Knowing Your Neighbours: Machine Learning on Graphs

#artificialintelligence

We live in a connected world and generate a vast amount of connected data. Social networks, financial transaction systems, biological networks, transportation systems, and a telecommunication nexus are all examples. The paper citation network displayed in Figure 1 is another example of connected data. The nodes represent research papers, while the edges illustrate citations between papers, with the various colour indicative of a report's subject, with seven colours coding seven topics. Representing connected data is possible using a graph data structure regularly used in Computer Science.


Adaptive Edge Features Guided Graph Attention Networks

arXiv.org Machine Learning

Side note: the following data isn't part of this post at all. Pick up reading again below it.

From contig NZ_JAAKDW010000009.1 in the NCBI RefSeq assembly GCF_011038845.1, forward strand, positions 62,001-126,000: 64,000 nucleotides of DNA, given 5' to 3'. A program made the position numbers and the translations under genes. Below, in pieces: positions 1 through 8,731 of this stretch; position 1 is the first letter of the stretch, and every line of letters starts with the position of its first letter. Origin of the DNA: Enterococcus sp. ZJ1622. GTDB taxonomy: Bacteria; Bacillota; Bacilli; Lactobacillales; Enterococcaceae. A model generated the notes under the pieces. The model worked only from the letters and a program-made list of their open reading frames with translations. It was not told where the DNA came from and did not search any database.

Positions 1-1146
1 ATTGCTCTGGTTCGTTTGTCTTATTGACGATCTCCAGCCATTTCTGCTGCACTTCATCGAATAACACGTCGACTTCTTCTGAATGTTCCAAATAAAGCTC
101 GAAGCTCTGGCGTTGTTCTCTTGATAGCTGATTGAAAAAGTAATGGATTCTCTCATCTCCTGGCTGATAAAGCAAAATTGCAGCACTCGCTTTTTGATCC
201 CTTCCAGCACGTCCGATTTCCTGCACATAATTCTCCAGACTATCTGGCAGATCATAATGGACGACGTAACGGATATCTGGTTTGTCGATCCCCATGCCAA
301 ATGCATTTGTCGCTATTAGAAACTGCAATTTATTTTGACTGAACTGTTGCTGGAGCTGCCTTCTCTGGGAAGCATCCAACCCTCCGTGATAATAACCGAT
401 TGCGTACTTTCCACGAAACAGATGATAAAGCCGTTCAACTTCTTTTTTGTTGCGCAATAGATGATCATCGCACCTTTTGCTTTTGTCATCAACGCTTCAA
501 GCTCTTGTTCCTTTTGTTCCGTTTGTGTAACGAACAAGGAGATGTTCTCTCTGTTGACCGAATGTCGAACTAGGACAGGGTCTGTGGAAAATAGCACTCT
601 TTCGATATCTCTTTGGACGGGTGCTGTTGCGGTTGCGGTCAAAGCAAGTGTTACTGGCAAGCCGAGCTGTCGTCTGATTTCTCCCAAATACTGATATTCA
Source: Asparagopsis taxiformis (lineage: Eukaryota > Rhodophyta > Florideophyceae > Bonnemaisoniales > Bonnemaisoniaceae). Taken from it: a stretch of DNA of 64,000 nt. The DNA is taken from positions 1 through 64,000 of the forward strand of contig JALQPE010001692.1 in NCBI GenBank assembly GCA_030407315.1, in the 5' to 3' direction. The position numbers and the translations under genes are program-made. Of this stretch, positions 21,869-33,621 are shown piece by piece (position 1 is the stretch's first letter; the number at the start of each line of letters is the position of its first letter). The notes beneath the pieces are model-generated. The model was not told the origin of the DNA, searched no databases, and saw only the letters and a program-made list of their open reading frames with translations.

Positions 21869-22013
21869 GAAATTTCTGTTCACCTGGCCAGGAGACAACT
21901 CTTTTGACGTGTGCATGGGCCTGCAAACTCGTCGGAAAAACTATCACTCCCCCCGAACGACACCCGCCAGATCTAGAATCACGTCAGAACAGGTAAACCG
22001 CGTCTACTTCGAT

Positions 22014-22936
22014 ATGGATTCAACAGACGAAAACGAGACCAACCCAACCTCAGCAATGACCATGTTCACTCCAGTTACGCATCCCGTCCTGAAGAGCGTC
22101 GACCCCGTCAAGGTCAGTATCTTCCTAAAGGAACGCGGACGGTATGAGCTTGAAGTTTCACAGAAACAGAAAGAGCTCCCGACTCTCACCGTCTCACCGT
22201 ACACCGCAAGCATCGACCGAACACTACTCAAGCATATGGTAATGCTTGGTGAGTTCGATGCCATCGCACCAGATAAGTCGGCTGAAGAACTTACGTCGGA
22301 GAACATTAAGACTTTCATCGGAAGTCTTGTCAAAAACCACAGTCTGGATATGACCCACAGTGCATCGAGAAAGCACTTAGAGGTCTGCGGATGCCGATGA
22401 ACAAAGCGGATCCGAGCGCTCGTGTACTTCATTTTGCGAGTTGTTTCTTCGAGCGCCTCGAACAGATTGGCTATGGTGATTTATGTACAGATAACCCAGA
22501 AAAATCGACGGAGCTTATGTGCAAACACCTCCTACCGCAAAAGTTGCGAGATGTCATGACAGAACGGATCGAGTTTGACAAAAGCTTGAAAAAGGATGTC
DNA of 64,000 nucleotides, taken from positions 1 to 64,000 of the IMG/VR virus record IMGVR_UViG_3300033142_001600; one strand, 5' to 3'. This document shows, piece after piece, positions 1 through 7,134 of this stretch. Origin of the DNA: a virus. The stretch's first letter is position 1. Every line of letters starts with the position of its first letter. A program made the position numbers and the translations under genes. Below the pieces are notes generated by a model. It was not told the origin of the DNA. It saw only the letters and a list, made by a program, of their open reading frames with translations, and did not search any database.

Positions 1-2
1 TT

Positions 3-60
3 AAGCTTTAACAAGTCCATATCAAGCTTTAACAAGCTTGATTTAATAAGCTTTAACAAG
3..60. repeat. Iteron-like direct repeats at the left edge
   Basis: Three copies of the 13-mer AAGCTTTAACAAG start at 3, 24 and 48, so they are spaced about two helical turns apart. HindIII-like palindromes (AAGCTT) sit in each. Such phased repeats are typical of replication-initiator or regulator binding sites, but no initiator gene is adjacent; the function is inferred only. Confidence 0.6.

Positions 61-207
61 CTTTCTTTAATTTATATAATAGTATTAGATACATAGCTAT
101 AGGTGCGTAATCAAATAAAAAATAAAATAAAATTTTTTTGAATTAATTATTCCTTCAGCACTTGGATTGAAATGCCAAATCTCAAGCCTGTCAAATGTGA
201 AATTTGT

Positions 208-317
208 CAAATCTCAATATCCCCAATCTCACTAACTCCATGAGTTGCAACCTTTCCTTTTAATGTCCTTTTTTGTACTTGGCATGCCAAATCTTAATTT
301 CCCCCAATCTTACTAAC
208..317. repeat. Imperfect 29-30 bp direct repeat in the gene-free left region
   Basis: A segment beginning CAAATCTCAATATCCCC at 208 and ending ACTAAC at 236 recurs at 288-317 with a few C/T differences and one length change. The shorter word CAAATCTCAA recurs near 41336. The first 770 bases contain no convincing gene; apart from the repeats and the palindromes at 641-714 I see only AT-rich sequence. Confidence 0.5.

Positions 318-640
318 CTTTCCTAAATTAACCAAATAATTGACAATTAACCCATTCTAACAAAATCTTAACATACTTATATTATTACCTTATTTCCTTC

Edge features contain important information about graphs. However, current state-of-the-art neural network models designed for graph learning do not consider incorporating edge features, especially multi-dimensional edge features. In this paper, we propose an attention mechanism which combines both node features and edge features. Guided by the edge features, the attention mechanism on a pair of graph nodes will not only depend on node contents, but also ajust automatically with respect to the properties of the edge connecting these two nodes. Moreover, the edge features are adjusted by the attention function and fed to the next layer, which means our edge features are adaptive across network layers. As a result, our proposed adaptive edge features guided graph attention model can consolidate a rich source of graph information that current state-of-the-art graph learning methods cannot. We apply our proposed model to graph node classification, and experimental results on three citaion network datasets and a biological network dataset show that out method outperforms the current state-of-the-art methods, testifying to the discriminative capability of edge features and the effectiveness of our adaptive edge features guided attention model. Additional ablation experimental study further shows that both the edge features and adaptiveness components contribute to our model.